“Many people don’t know the truth about tobacco and what it can do to you,” she said. “Some people try and make you think it’s not harmful, but are they telling you the truth? Are they telling you that tobacco is harmless and if you try it once you won’t get addicted? They are lying to you.”
Brown said smoking is a hard habit for people to break, because tobacco contains nicotine, a highly addictive drug. She said simply trying it one time could result in a lifetime of addiction for a person.
She said it is important to really think through choosing whether or not to take that first smoke.
When it comes to the next part of the four-way test, which begs the question Is it fair to all concerned?, Brown asked if it was fair that a person was pressured and lied to about that first smoke, that they were now dealing with an addiction. She also said people who are addicted are now spending their money on something they may never have intended to get addicted to in the first place.
The next part of the Four-Way Test deals with good will and better friendships. Brown said it may seem at first that smoking will bring a person acceptance, but in the end, it tears down friendships instead of building them up and could cost you friendships with people that were once important to you.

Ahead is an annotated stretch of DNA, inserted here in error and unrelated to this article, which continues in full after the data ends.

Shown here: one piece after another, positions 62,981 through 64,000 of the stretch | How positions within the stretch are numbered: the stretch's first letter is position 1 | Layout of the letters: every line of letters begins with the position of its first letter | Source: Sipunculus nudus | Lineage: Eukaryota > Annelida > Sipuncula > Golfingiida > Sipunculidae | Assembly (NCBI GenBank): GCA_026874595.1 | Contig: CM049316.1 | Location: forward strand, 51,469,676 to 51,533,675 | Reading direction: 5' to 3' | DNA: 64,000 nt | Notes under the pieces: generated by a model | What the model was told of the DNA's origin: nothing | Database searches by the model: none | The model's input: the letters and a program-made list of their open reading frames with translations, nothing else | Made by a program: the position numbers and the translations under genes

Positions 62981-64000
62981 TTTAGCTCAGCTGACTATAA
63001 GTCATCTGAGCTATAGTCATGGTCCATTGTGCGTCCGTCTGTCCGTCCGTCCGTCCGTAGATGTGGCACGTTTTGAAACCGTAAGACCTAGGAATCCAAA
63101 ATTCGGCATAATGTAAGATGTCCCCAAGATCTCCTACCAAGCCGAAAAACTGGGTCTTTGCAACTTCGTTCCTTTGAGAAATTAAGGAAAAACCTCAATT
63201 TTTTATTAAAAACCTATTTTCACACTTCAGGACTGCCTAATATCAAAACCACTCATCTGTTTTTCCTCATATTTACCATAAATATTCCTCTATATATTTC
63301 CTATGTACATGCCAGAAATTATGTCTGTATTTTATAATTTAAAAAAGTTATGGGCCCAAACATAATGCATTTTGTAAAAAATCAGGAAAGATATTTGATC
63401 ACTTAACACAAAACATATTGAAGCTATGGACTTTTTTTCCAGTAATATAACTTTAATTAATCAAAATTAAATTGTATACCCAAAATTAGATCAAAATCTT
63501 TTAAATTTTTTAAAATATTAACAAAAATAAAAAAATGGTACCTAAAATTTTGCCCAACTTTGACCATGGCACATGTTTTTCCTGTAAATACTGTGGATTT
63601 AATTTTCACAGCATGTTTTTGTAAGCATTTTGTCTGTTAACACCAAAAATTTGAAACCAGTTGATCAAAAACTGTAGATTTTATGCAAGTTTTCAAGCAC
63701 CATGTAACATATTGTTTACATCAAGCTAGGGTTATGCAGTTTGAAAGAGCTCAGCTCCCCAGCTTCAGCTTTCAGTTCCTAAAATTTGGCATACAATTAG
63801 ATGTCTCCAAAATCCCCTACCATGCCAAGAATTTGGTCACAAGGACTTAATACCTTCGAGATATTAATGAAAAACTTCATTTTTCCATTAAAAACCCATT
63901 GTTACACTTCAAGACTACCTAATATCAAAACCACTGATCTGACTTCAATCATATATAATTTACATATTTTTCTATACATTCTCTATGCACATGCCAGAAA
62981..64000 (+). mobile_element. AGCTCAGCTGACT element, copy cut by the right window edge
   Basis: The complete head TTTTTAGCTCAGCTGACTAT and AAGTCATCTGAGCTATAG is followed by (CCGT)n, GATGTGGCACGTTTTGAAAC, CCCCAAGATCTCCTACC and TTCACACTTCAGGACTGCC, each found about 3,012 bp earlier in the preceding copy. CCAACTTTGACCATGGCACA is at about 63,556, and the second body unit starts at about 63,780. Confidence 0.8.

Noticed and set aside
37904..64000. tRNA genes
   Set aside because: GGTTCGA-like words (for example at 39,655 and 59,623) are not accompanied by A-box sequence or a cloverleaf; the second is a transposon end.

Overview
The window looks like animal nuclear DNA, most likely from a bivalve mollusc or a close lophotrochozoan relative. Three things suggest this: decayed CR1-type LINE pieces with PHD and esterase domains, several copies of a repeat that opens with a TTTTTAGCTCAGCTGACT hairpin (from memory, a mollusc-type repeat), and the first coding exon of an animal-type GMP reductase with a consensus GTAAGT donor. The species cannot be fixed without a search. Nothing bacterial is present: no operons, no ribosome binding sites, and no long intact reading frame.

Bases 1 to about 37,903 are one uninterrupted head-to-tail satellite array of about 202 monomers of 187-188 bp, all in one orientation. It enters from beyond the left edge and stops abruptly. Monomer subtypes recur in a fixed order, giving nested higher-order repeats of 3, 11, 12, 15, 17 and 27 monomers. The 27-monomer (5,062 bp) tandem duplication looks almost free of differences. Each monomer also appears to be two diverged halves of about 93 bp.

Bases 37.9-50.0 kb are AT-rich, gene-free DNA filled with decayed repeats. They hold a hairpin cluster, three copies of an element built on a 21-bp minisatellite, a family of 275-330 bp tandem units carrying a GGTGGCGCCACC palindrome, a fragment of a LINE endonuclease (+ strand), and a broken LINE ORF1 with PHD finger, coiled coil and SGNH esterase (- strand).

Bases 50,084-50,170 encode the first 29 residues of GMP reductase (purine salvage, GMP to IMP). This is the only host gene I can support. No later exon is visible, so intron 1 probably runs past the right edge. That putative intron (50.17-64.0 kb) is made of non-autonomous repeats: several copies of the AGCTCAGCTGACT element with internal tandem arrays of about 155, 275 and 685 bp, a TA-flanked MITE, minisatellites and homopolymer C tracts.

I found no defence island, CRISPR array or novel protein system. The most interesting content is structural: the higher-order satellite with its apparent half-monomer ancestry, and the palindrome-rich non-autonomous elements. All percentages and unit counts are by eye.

The final part of the test deals with a decision being beneficial to all concerned. She said it appears beneficial to those who get the money that results from a person’s addiction to tobacco, but the person addicted certainly does not benefit from picking up the habit.
She said the Four-Way Test will help people develop moral character, have better values, and develop better friendships with their friends and family.
Harris was next to read her essay, which dealt with the issue of texting while driving. She said there are many wrecks that are caused by adults and teenagers who text while they drive.